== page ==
The last weekend. On Monday – Shakespeare’s birthday, in case you hadn’t noticed – we turn over on our BBC film of the Royal Shakespeare Company’s Julius Caesar. Director Greg Doran finished the fourth week of rehearsals on Friday with a full run-through, and everyone seems to have felt happy at the end. Today and tomorrow the art department is hard at work transforming an abandoned shopping mall in north London into the streets of a post-colonial African city (that’s art director Matilda Wainwright’s location plan above). There are props and costumes and camera gear and much more on site. And something like an uneasy calm before the (controlled) storm that is any major shoot.
Greg estimates that the production will run around 135 minutes in the theatre. The scenes that we are scheduled to shoot in Stratford on the weekend of 1 and 2 Jun will, we believe, run around twenty-five minutes. So that means we have to achieve 110 minutes of finished film during the twelve days of the location shoot. Or around nine minutes each day. Which is, in case you are in any doubt, A LOT. Most standard television drama aims for five to six minutes a day; big movies reckon to geet two to three.
We are helped because we are staying in one place across the two weeks. The cast know their lines (they do, don’t they?) and their roles and relationships. Even so, it is an ambitious schedule – but one that we are confident about, in part because we have achieved this before on both Macbeths and on Hamlet. The scheduling, however, is crucial – and that is what First AD Kristian Dench has been working on across the last fortnight.
Greg is keen that, as much as is feasible, we film the play in the order of the text. To a significant degree we are adhering to this – and we are helped because we have all of the cast available to us across the full fortnight. But there are demands from the art department, concerns about needing to rehearse the assassination early, issues about when and how we can do lighting changes, and much more that mean that we have to group some scenes together and split others apart.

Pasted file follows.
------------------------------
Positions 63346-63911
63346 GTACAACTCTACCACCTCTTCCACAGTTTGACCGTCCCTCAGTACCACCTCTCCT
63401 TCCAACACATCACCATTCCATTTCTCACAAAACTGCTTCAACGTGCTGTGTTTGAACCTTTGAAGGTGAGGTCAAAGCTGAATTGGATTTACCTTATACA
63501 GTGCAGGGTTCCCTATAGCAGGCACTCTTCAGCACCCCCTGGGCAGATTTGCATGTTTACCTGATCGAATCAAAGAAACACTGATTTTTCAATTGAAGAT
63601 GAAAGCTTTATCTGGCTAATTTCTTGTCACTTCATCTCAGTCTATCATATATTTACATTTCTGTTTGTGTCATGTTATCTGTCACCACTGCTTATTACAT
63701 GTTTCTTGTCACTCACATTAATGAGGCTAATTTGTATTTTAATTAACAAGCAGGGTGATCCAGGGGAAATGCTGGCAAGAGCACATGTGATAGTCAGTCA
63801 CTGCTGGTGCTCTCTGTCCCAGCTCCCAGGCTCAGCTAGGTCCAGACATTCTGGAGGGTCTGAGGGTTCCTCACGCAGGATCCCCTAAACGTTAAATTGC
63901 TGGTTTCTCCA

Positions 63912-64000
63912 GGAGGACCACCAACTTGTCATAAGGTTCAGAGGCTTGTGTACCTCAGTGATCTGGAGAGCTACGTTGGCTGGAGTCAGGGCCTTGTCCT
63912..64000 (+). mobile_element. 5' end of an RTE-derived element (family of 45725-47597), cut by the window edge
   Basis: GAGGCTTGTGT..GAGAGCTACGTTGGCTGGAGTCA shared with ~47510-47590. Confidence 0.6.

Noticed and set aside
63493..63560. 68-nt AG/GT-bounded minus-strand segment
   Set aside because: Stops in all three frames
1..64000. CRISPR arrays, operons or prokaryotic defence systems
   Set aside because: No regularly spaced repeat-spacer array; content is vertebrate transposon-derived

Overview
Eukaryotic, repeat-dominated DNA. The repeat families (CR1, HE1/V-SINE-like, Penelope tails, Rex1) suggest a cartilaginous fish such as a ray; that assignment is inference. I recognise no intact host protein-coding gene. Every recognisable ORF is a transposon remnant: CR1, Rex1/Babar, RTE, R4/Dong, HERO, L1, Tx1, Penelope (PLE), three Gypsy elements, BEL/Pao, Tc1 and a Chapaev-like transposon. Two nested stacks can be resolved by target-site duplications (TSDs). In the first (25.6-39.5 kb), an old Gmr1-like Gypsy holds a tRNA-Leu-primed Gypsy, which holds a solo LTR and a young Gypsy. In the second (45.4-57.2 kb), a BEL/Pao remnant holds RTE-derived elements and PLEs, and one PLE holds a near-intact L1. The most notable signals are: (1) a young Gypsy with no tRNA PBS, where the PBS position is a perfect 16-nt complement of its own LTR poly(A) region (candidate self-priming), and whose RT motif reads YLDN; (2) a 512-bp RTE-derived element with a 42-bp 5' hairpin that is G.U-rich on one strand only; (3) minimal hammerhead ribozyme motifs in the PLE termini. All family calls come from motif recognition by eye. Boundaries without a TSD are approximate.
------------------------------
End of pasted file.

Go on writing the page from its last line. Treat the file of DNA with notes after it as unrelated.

Unlike our previous Shakespeare shoots, when we have started on set at 8am and taken an hour for lunch, this tim we are planning to do ‘continuous days. Breakfast will be available from 6.30am (and for me this will mean leaving the house at around 5.10am) and then we will be on set at 7.30am. Lunch will be staggered, and everyone will be expected to take just 15 minutes or so, and we will work through until 5.30pm. By which time, of course, we will have captured our nine minutes
Many shoots like to start with a comparatively straightforward day – not too many cast, if possible, and a location that does not pose too many problems. This allows the crew to come together – remember, many of the thirty or so involved in making the images and sounds will not have worked with each other before – and to establish a way of operating before the real challenges kick in.
The first, in text terms, of the location scenes is the Act I Scene 2 two-hander btween Brutus and Cassius in which the latter starts to bring the former around to the idea of removing Caesar. The opening scene w will shoot in the theatre, and then the audience will be pulled into a film world for this exchange. The idea is that the pair peel away from the crowds and find a private space to talk. They are, we should imagine, in a space somewhere under the stadium where the Lupercal races are taking place.
Our setting for this is a space we have dubbed the ‘breezeblock corridor’, an anonymous area that has windows one side and space for the conversation to develop as the noble Romans walk along. Outside the windows large lamps have been set to pour bright sunlight through cracks and crannies in the painted panes. Some of the doors have been painted and fluorescent lights have been hung along the length. It feels both very real and like a stage awaiting its actors. Roll on that 5am alarm call on Monday morning.
Previously on the Julius Caesar blog:
‘A very pleasing night to honest men’, 17 April
‘Be patient till the last’, 12 April
‘Now they are almost on him’, 6 April
‘A mourning Rome, a dangerous Rome’, 2 April
‘Tell us what hath chanced today’, 30 March
‘Shakespeare’s Africa play’, 29 February
‘Friends, Romans, countrymen…’, 24 November